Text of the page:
But what you may have forgotten was that my dear old Dad also was Irish, and if you suggested that he shouldn’t do something, he just bloody well would want to do it twice as badly. This trait was passed on to me and it drives my wife nuts sometimes, but I can’t help it. As they say in The Crying Game, it’s in my nature. So we headed off to the movies: my brother, my Dad, and me. My parents had bought my brother and me new sunglasses that day, and my brother insisted on wearing his to the movie. So even though there was only a couple of hours worth of sunlight left in the day when we left our campsite, my Dad let him bring them along. Keep that in mind for later, I’ll come back to it. New sunglasses/Mozart.

The theatre today looks just about the same as it did 30 years ago.

The theatre today looks just about the same as it did 30 years ago.

Back to the movie.

Well you know what? That older couple may have had a point BECAUSE THE MOVIE OPENS WITH A PRETTY GRAPHIC THROAT SLITTING SCENE which either my Dad totally forgot about, or maybe didn’t remember how disturbing it actually was. To his credit, I think he turned to us just as it was about to happen and said, “You may want to close your eyes RIGHT NOW”, and I think maybe we did for the worst of it. Well, after that opening, the movie did settle into a lavish three hour retelling of Mozart’s life that insidiously gets under your skin. The priest is the audience’s surrogate, and while he is cheerful and upbeat at the beginning of the film, he is absolutely drained and destroyed by the final frame. I felt the same way watching it for the first time. My 11 year old self couldn’t believe that a movie could make you feel such things as Amadeus made me feel that night. I don’t think I can really adquately express what that movie meant to me after seeing it. I do remember that my cheeks and forehead were flushed, and as the cool summer evening air hit our faces as we left the theatre, I felt transformed.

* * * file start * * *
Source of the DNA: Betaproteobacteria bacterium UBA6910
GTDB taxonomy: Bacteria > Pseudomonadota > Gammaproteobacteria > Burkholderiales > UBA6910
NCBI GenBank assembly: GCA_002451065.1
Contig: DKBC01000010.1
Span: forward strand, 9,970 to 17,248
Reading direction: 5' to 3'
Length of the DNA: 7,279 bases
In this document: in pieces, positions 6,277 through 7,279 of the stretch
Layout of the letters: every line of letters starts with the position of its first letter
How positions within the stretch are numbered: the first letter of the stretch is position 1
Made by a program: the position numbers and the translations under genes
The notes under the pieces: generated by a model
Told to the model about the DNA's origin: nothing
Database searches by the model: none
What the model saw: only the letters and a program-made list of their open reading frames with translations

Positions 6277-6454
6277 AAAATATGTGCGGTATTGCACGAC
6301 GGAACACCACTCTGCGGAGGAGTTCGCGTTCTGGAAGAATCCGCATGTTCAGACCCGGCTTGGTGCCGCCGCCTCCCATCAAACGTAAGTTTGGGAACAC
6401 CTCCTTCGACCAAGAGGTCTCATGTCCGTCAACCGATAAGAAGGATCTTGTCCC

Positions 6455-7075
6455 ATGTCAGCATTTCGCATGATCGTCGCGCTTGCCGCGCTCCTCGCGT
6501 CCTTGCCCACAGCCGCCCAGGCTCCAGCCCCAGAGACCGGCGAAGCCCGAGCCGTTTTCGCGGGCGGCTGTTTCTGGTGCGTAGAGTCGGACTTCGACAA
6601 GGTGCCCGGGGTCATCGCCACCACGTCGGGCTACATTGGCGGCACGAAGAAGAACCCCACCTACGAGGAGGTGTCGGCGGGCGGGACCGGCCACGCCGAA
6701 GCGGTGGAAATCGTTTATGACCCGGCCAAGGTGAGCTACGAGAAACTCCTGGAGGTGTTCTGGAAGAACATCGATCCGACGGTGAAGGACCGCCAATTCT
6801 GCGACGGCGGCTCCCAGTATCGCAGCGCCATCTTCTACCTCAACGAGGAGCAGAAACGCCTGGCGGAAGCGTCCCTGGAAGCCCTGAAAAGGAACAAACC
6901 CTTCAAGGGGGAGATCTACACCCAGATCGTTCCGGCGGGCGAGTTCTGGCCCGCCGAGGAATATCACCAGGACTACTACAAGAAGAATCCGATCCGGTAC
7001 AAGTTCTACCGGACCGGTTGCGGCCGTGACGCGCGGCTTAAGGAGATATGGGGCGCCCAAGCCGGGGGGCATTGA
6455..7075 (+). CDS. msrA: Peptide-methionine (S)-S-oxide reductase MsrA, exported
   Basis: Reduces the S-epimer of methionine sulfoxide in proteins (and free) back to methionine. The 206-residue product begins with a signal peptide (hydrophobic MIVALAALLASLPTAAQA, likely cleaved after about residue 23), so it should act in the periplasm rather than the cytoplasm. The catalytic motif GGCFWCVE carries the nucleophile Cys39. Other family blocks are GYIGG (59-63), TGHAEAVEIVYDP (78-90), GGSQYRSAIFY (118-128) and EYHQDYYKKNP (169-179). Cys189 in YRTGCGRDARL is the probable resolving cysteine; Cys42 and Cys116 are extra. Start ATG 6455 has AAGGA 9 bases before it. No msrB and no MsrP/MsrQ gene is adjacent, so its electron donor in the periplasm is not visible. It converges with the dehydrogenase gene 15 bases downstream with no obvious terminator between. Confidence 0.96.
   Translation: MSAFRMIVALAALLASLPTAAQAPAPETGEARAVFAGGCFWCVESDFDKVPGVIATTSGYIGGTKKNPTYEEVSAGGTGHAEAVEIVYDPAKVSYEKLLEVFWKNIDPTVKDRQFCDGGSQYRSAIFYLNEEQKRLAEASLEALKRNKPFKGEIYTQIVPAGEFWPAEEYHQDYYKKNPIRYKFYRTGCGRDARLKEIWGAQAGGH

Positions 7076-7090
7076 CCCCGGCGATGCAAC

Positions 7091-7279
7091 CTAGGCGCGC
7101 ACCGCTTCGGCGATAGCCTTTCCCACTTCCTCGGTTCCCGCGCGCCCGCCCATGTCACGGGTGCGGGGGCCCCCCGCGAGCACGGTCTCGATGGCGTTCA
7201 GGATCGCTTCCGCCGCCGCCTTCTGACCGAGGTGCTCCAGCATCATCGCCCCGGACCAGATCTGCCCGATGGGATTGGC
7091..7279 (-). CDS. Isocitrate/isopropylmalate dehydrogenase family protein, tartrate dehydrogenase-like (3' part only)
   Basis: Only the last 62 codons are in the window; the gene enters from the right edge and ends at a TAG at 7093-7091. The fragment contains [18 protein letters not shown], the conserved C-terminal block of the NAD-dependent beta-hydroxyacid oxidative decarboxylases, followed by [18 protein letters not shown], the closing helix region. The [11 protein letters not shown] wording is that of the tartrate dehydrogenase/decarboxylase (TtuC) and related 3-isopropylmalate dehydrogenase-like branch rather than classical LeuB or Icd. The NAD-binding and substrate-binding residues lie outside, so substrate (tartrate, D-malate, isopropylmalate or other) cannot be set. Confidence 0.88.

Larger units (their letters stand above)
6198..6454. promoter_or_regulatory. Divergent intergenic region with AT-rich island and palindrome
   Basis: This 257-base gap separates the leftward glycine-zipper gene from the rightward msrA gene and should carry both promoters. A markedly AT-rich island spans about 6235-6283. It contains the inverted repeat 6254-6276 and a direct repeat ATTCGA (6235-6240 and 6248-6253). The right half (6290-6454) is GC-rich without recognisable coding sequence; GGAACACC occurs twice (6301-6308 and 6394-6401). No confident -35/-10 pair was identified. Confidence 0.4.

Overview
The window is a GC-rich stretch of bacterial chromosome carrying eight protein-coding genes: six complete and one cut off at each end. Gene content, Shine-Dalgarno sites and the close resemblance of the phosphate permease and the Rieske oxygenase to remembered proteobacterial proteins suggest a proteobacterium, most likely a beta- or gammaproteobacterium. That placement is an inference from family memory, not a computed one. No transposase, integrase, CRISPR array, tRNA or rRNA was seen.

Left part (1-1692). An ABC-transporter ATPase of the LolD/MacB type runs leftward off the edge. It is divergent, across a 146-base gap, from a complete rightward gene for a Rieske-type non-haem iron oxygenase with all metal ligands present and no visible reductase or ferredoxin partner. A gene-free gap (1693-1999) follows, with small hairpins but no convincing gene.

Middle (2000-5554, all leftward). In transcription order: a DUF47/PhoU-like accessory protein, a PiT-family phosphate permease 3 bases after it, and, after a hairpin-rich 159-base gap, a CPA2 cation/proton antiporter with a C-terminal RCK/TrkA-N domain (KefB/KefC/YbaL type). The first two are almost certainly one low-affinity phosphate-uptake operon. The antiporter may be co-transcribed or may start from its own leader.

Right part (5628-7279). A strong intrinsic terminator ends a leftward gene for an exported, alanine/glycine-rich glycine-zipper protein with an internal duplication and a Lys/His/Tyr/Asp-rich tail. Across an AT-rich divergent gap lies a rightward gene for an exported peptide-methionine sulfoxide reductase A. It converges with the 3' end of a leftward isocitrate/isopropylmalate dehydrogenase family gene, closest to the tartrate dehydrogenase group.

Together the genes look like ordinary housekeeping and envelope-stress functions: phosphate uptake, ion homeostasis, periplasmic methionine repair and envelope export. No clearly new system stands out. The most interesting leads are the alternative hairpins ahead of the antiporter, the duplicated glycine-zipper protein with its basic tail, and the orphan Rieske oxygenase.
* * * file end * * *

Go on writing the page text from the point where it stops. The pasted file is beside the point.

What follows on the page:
Little did I know then that Amadeus, and the music from that movie, would stick with me for almost 30 years. How that movie and its music affected me will be more fully explored next time, gang. ‘Til then, let these gentle summer memories from a long ago childhood warm you as you gaze out the window at another winter storm.

Rock me, Amadeus

Rock me, Amadeus


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Oscar Run Down